Project

The impact of shortening and omitting the dry period on sustainability performance in dairy farming

PhD project by Akke Kok. Since shortening and omitting the dry period have been suggested as strategies to improve cow health and fertility, it is important to evaluate the sustainability of these management innovations in dairy farming. This PhD project focuses on the sustainability impacts of omitting and shortening the dry period regarding economic viability, environmental impact and cow welfare. Knowing the impact of dry period strategies on the sustainability performance of dairy farming will contribute to science-based decision making by farmers about which dry period regime to adopt.

This study focuses on the impact of shortening and omitting the dry period (DP) on the sustainability performance of dairy farming. The conventional DP maximises milk production, but simultaneously results in a negative energy balance in early lactation, which has been associated with impaired cow health and fertility. Shortening or omitting the DP partly shifts milk production from early lactation to the months before calving and improves the energy balance. These strategies affect milk production and nutritional demands at cow level, but also management at farm level, and, therefore, will affect economic viability (e.g. farm profitability), environmental impact (e.g. use of energy; emission of greenhouse gases) and cow welfare. While several studies have focused on effects of DP length on milk production, effects on above-described sustainability issues have not at all or scarcely been addressed. This study will evaluate the multi-dimensional consequences of shortening and omitting the DP for the economic, environmental and cow welfare performance of dairy farming.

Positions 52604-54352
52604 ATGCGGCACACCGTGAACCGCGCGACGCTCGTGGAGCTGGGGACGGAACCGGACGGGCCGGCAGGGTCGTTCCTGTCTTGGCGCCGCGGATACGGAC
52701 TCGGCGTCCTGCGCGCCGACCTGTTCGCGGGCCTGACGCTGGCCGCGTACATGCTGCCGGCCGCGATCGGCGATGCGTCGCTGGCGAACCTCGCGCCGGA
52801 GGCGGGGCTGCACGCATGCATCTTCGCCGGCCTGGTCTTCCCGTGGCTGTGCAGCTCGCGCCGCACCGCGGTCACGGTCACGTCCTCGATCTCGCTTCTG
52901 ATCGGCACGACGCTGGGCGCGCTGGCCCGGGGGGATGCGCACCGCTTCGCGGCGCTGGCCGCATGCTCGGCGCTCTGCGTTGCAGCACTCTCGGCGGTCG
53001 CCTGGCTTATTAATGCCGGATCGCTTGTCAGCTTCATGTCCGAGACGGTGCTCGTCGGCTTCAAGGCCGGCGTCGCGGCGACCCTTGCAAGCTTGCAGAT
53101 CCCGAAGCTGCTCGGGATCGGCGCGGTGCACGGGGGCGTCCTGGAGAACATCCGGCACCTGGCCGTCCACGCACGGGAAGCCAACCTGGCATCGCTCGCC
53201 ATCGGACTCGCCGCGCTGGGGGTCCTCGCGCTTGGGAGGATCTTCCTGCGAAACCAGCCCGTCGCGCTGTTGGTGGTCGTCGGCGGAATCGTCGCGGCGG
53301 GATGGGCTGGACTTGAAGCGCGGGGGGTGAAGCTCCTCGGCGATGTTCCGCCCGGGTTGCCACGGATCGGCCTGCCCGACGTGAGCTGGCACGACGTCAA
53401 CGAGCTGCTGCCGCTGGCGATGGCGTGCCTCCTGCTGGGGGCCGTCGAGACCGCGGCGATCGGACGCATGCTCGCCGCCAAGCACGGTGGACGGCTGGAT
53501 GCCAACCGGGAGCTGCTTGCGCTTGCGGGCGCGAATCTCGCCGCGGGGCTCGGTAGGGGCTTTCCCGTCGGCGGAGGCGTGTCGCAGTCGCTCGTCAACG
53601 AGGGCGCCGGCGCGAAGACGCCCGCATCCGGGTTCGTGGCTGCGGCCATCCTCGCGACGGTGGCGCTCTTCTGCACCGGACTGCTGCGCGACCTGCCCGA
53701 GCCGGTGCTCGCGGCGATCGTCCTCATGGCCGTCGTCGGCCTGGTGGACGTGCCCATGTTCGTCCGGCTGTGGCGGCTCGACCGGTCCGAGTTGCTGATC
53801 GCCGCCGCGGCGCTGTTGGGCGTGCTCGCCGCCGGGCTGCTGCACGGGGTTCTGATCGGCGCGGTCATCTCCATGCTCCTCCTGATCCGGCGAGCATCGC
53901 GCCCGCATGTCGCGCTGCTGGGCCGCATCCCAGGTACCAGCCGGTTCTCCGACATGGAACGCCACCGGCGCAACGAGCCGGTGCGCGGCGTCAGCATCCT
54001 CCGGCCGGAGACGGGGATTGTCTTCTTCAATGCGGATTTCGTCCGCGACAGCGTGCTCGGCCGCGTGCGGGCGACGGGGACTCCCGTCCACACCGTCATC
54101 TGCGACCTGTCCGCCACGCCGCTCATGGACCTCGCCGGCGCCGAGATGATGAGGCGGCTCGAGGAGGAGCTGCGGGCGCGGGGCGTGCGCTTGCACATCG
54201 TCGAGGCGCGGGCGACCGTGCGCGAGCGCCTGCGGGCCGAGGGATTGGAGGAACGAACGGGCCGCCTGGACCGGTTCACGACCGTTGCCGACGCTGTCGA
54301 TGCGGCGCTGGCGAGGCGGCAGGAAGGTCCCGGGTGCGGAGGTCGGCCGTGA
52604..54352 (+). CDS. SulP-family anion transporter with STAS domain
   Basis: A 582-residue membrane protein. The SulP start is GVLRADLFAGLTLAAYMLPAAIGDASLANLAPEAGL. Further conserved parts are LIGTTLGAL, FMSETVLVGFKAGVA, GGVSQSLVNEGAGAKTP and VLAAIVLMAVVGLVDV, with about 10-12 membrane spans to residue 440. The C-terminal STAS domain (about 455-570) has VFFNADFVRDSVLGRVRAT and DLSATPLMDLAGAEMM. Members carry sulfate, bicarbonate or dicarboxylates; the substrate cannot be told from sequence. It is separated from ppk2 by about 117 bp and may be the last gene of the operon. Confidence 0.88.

First, the effect of shortening and omitting the DP on cow productivity over multiple lactations will be quantified through the analysis of herd data of commercial dairy farms. This knowledge is required to assess economic and environmental consequences of different DP strategies. Second, economic and environmental impacts of shortening and omitting the DP will be estimated at herd-level using a simulation model at cow-level. Third, economic and environmental consequences of management and farm plan changes in response to the different DP lengths will be explored using an optimisation model at farm level. Finally, effects of a short or omitted DP on cow welfare will be evaluated based on a behavioural study at a research dairy farm.

The proposed integrated sustainability assessment of shortening and omitting the DP will yield insight into the multi-dimensional and sometimes conflicting consequences of adopting these DP strategies. Moreover, this knowledge will contribute to science-based decision making by farmers about which DP strategy to adopt and thus to the sustainable development of dairy farming.